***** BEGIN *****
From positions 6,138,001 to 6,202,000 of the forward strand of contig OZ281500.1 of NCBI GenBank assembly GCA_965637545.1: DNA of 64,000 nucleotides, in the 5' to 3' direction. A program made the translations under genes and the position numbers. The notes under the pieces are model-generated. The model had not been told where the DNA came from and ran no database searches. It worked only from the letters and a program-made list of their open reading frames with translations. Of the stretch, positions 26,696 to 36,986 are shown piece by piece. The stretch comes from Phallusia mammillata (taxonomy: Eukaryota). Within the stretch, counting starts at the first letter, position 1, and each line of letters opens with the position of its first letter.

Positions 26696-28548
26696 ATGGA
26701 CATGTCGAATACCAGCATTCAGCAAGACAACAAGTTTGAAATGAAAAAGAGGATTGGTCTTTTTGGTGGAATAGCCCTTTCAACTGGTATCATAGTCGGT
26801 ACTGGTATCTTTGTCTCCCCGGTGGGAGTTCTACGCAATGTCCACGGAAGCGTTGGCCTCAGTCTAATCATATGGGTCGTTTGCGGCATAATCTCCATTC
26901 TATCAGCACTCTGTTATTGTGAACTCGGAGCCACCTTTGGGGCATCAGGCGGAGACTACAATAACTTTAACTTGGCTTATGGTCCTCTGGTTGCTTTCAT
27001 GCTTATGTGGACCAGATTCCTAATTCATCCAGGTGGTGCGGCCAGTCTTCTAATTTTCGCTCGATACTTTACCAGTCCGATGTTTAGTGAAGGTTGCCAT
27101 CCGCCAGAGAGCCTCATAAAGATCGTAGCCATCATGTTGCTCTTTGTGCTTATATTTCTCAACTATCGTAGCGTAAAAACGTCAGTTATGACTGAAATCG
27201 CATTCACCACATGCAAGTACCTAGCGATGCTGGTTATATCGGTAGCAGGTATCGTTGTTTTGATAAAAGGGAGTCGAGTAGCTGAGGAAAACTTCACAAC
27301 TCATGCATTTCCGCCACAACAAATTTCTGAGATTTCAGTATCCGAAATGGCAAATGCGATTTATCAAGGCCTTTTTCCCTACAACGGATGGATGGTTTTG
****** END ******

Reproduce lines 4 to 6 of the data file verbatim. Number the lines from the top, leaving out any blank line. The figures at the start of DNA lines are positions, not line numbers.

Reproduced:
26701 CATGTCGAATACCAGCATTCAGCAAGACAACAAGTTTGAAATGAAAAAGAGGATTGGTCTTTTTGGTGGAATAGCCCTTTCAACTGGTATCATAGTCGGT
26801 ACTGGTATCTTTGTCTCCCCGGTGGGAGTTCTACGCAATGTCCACGGAAGCGTTGGCCTCAGTCTAATCATATGGGTCGTTTGCGGCATAATCTCCATTC
26901 TATCAGCACTCTGTTATTGTGAACTCGGAGCCACCTTTGGGGCATCAGGCGGAGACTACAATAACTTTAACTTGGCTTATGGTCCTCTGGTTGCTTTCAT